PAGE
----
Impersonation scams can be a major threat to businesses. Impersonation scams usually involve cybercriminals copying business owners and other employees through the use of phishing emails(check our blog on phishing emails to learn more!). Cybercriminals usually try to trap victims into performing money transfers, paying invoices, or sending the attacker sensitive data. Luckily, there are some measures you can take to protect your business.
Trusted reports regarding phishing email stats show that over 3.4 billion emails sent daily in 2022 are part of phishing attacks. That would mean over a trillion phishing emails get sent out yearly! It is one of the most severe and widespread types of cybercrime. The good news is that there are ways you can take action in protecting your business from these attacks. This article explains why and how.
EMAIL IMPERSONATION ATTACKS RELY ON SPOOFING
Email spoofing is when the sender of an email, typically spam, forges (spoofs) the email header “From” address so the email being sent appears to have been sent from a legitimate email address that is not the spammers own address.
They do this for a couple of reasons:
- To trick spam filters into allowing the email through by using a reputable email address. This would be one way your friends and family would see spam emails from you in their Inbox, rather than their spam folder.
- To prevent the bounce back emails from being received in the spammer’s own inbox. Spammers may send their spam out to thousands of email addresses, and inevitably a lot of those emails are going to bounce. Since spammers don’t want to receive hundreds of bounce back messages, this prevents that from happening.
MECHANISMS OF SPOOFED EMAILS:
There are two commonly used impersonation methods. To show these methods we will be “impersonating” Jane Doe.
Method #1 – Display Name Spoofing: Only Jane’s name will be spoofed, but not the email address:
Jane Doe <email@example.com>.
Method #2 – Email Address Spoofing: Jane’s email address and her name are spoofed on an incoming email. Jane Doe <firstname.lastname@example.org>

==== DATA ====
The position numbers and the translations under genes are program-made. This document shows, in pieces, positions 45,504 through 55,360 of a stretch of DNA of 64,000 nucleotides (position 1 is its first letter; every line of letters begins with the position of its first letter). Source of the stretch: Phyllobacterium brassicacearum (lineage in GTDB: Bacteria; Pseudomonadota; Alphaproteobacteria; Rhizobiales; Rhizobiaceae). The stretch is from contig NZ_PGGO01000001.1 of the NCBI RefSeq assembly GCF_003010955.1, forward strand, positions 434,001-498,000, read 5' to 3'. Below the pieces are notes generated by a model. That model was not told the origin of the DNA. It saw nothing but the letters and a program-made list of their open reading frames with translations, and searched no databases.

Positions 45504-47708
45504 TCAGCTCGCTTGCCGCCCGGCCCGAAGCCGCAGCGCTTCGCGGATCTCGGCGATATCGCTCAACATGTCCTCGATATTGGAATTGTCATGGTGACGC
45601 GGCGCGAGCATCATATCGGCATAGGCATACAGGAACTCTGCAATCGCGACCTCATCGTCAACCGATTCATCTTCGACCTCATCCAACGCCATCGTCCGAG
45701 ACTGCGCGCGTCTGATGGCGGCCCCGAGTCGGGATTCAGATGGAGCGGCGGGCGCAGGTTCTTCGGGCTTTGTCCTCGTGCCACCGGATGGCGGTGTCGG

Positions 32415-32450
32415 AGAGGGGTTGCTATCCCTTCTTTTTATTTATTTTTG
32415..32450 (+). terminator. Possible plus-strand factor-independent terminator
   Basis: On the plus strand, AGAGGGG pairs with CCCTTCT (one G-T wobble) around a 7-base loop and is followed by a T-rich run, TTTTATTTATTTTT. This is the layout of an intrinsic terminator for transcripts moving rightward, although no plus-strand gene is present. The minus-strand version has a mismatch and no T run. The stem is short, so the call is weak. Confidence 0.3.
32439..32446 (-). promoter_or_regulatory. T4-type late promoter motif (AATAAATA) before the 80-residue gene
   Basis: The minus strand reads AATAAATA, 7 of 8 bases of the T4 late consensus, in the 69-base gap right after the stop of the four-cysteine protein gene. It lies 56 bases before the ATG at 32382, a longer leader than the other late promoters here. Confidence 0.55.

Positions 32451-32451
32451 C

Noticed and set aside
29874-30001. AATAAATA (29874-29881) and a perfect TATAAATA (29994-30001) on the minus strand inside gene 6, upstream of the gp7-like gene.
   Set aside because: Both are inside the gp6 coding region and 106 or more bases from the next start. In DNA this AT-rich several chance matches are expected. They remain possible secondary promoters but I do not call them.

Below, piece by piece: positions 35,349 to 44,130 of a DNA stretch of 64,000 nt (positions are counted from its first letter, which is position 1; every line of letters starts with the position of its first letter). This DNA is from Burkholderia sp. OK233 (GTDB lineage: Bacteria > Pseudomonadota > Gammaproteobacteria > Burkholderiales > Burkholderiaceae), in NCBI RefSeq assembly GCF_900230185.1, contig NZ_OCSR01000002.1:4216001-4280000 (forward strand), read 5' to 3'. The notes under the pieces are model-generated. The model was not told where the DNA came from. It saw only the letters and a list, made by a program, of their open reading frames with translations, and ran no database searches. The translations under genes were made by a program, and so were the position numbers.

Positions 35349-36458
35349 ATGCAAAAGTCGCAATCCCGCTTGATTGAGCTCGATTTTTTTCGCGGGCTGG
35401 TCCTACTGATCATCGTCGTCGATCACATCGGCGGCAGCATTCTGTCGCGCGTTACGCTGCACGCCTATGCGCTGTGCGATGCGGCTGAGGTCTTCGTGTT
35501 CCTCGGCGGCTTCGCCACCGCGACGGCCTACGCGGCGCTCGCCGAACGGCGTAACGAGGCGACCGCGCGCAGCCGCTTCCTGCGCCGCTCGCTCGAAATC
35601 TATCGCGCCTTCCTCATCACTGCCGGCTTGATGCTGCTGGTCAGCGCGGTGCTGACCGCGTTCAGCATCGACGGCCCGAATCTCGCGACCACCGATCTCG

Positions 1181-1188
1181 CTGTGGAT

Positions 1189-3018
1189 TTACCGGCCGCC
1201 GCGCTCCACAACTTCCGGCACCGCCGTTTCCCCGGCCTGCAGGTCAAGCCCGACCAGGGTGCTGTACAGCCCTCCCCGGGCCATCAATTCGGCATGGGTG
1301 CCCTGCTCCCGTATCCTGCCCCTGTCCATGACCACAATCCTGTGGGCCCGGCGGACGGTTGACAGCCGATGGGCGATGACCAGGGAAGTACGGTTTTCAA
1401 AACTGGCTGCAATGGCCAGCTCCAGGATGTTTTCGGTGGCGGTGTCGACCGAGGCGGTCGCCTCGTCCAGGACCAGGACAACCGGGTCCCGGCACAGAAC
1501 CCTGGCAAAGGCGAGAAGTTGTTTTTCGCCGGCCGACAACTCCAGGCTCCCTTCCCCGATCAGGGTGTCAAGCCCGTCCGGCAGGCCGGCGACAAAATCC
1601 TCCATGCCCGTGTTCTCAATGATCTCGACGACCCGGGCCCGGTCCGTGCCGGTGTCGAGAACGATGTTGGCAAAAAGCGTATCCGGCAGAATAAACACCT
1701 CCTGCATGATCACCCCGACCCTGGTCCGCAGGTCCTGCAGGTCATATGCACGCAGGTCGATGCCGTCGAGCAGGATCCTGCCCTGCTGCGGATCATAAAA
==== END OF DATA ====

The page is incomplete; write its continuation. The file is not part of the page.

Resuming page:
With web-based free email available, method 1 is a pretty simple attack to carry out. All the attacker needs is the name of somebody in your business. They will use public information such as LinkedIn or your website to find someone in a certain position of authority to target. All that’s left to do is sign up with a free email service provider such as Gmail, Outlook.com or Yahoo Mail using that name.
Good news is that your staff can make simple changes to your email service to protect yourselves from these methods listed above.
PREVENTING METHOD #1
Although Display Name Spoofing is a less sophisticated technique than email spoofing, it is much more difficult to prevent. Since the email address is technically valid these messages will slip through the cracks and won’t be detected with anti spam filtering, SPF, DKIM and DMARC. Your first and last line of defense are the employees. Being able to recognize these emails are important.
With Method #1 cybercriminals simply register a new email address with a free email provider using the same name as an executive from your organization (e.g. Saul Goodman email@example.com). Technically, the email address is valid, so emails sent from these accounts will slip through anti-spam filtering. Similarly, the SPF/DKIM/DMARC records will not block these phishing emails either, because the email address is not forged.
Display Name Spoofing attacks are not stopped by regular anti-spam filters
As a result, the first and last line of defence is your employees. They need to be vigilant and be prepared to identify emails using the Display Name Spoofing technique. Sadly, this is prone to human error as your employees may not verify the full details of every single incoming email under certain circumstances – like in stressful situations such as fast-approaching deadlines or lack of attention to detail.